The continuous acquisition of HAILdata in pursuit of our scientific objectives also provides unprecedented information (in terms of resolution and coverage) on general lower ionospheric variability. An example is the recent observation (Figure 9) of the disturbance of the nighttime ionosphere by a gamma-ray flare from a magnetar located at the edge of our galaxy, 23,000 light years away from earth [Inan et al., 1999a]. Although such events are rare, they provide benchmarks against which we can check/calibrate our lower ionospheric models, especially in terms of quantifying the chemical response of the nighttime D-region to suddenly introduced extra ionization. Each LEP VLF event exhibits well defined recovery signatures, which have been interpreted using a simple four constituent (consisting of electrons, positive and negative ions, and cluster ions, applicable when the quantity of interest is electron density rather than different ion constituents) model of the nighttime D-region [Glukhov et al., 1992; Pasko and Inan, 1994]. Calibration of such models (for example by placing bounds on recombination and attachment rates using the measured ionospheric response to the gamma-ray flare) may allow the use of the recovery signatures to deduce the altitude profile of enhanced ionization, and hence the energy spectra of LEP bursts.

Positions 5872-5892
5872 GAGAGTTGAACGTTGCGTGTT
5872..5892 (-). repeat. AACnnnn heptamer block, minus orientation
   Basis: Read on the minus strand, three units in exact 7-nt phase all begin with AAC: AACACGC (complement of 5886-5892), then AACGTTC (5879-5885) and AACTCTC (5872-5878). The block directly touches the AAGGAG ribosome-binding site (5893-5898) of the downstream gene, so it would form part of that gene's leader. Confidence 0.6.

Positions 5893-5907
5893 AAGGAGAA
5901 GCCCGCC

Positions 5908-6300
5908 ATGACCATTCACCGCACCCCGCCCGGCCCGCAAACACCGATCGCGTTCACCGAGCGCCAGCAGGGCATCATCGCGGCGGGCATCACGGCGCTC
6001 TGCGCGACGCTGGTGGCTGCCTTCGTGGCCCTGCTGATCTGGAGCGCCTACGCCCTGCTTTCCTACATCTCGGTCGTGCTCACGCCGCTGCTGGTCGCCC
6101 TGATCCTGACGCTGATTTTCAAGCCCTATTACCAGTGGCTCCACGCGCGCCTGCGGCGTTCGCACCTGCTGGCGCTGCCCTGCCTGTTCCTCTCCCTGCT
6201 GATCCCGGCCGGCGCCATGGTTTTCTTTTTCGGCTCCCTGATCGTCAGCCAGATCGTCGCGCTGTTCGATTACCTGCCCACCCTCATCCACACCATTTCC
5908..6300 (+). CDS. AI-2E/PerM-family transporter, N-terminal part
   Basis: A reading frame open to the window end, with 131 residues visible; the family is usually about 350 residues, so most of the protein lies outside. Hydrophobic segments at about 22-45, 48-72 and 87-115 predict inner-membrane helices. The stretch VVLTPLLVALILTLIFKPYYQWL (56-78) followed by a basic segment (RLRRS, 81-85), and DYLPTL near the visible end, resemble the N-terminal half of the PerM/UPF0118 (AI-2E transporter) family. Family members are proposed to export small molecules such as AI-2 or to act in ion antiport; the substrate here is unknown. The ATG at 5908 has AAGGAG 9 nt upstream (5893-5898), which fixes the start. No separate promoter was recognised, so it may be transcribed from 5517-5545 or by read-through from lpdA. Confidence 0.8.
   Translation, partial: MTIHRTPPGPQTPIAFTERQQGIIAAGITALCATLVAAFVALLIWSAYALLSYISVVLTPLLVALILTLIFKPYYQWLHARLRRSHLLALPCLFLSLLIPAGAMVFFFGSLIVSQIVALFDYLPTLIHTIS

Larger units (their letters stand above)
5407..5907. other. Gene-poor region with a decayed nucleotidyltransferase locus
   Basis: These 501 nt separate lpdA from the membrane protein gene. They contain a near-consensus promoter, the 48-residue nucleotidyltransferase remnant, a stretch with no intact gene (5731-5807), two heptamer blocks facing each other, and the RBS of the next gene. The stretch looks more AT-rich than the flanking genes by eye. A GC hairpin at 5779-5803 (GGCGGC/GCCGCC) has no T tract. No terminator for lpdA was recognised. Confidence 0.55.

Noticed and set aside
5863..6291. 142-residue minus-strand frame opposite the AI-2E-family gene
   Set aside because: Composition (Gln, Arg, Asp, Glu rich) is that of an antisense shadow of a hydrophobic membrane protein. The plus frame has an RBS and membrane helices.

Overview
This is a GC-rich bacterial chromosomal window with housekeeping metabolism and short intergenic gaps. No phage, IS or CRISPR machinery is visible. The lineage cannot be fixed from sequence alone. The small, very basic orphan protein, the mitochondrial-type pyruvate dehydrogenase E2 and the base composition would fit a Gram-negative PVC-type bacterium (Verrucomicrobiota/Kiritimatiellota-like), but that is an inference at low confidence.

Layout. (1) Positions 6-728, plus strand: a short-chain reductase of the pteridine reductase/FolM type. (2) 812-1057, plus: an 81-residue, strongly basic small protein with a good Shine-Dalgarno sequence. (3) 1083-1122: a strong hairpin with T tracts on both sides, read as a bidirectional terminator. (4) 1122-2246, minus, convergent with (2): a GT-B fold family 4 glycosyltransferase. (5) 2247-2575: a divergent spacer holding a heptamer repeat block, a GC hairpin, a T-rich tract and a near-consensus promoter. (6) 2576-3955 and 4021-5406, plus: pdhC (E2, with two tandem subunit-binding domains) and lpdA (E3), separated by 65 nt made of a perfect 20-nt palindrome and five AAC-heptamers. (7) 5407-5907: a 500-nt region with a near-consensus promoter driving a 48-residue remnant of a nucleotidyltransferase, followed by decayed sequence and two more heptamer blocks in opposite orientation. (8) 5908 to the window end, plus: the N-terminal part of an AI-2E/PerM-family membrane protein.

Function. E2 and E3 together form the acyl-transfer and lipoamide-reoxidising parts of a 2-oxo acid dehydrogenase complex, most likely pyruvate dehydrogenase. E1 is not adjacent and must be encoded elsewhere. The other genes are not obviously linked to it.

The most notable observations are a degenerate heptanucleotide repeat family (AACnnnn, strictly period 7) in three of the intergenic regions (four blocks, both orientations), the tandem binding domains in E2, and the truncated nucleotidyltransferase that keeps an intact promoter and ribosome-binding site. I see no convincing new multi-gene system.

Fig. 9. Disturbance of the lower ionosphere by gamma-rays from a magnetar. (a) The VLF great-circle paths from the NPM transmitter to Stanford University receivers in Boston, Palmer, and the HAIL network. The part of the globe illuminated by the γ–ray flare from SGR 1900+14 is indicated by shading. (b) The amplitude of the 21.4 kHz NPM signal as observed in Trinidad, Colorado, over a 10 hour period. (c) Expanded record of the γ–ray flare event which occurs at ~3:22 am PDT. (d) The intensity of the gamma ray burst as observed on the Ulysses satellite (from [Hurley et al., 1999]).